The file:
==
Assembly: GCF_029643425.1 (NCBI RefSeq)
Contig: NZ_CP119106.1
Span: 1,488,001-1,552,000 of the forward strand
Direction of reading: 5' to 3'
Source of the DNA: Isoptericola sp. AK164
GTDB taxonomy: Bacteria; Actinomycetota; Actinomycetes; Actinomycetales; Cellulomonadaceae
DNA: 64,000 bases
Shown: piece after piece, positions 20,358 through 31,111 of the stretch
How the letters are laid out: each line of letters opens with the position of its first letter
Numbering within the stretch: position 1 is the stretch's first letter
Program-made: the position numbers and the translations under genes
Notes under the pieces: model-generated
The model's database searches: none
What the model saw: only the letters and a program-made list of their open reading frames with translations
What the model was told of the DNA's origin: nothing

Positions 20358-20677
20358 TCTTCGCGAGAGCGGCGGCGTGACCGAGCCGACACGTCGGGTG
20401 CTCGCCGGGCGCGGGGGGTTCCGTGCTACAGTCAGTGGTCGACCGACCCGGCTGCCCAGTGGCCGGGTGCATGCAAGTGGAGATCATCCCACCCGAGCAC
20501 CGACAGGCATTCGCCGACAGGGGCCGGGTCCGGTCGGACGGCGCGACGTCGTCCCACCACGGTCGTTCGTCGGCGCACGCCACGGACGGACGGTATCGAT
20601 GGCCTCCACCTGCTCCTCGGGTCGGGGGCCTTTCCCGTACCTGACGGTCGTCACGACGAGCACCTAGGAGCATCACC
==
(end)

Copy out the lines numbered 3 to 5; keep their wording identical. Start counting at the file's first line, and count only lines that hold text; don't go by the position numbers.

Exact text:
Span: 1,488,001-1,552,000 of the forward strand
Direction of reading: 5' to 3'
Source of the DNA: Isoptericola sp. AK164